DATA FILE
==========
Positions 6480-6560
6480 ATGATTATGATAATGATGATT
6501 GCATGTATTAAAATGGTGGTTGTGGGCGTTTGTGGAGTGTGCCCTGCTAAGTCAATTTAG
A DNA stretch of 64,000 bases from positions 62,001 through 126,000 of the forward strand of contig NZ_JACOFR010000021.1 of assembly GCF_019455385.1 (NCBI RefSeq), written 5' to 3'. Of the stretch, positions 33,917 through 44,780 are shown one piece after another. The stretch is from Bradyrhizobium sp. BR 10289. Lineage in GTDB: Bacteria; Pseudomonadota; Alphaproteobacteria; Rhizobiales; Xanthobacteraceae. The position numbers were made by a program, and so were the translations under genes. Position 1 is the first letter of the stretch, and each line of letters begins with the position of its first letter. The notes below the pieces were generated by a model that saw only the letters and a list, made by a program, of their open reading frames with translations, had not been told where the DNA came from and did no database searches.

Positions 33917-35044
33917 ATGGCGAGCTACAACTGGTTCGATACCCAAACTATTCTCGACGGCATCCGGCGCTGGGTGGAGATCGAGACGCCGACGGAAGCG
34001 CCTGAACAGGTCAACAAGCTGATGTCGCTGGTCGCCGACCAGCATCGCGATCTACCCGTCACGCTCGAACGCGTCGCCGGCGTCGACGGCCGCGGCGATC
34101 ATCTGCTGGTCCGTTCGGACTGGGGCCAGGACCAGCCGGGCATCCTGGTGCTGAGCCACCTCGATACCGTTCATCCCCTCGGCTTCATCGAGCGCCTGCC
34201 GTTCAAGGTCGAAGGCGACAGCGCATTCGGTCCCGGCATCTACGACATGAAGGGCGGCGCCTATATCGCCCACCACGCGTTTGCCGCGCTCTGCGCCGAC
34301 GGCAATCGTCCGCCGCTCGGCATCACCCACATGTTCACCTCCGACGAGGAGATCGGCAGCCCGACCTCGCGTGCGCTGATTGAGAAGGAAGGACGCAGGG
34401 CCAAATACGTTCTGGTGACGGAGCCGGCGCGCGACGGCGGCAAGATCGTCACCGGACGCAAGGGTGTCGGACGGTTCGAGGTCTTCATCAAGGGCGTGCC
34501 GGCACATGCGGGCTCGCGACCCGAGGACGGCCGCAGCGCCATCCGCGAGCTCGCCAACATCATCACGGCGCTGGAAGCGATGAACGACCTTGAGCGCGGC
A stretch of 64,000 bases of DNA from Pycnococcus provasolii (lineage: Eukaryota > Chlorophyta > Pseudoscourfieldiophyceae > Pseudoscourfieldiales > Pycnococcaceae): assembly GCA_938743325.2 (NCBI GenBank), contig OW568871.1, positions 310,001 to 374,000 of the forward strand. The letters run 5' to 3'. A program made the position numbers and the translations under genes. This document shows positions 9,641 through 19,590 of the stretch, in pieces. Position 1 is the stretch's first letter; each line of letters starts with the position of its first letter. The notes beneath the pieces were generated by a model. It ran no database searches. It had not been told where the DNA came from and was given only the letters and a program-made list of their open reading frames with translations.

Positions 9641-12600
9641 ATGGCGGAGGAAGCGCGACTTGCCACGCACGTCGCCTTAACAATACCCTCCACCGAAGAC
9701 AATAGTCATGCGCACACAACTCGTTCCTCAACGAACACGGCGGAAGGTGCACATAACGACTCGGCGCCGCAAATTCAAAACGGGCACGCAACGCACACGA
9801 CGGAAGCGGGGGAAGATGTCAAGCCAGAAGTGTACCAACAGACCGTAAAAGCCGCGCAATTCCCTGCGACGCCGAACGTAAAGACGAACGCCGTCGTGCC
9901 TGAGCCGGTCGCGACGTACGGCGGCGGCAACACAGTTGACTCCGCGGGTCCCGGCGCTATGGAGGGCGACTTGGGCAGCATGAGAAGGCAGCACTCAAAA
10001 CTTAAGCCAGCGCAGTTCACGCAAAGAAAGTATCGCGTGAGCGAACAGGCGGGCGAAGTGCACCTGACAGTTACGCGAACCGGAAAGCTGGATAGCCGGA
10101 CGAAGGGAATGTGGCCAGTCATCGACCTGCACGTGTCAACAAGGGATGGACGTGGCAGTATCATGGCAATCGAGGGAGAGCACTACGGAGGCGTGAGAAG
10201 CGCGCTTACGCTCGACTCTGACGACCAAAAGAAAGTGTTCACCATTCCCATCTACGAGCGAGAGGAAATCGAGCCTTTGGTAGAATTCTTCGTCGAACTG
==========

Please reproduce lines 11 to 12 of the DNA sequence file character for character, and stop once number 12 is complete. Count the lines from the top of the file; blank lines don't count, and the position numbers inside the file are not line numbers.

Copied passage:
34401 CCAAATACGTTCTGGTGACGGAGCCGGCGCGCGACGGCGGCAAGATCGTCACCGGACGCAAGGGTGTCGGACGGTTCGAGGTCTTCATCAAGGGCGTGCC
34501 GGCACATGCGGGCTCGCGACCCGAGGACGGCCGCAGCGCCATCCGCGAGCTCGCCAACATCATCACGGCGCTGGAAGCGATGAACGACCTTGAGCGCGGC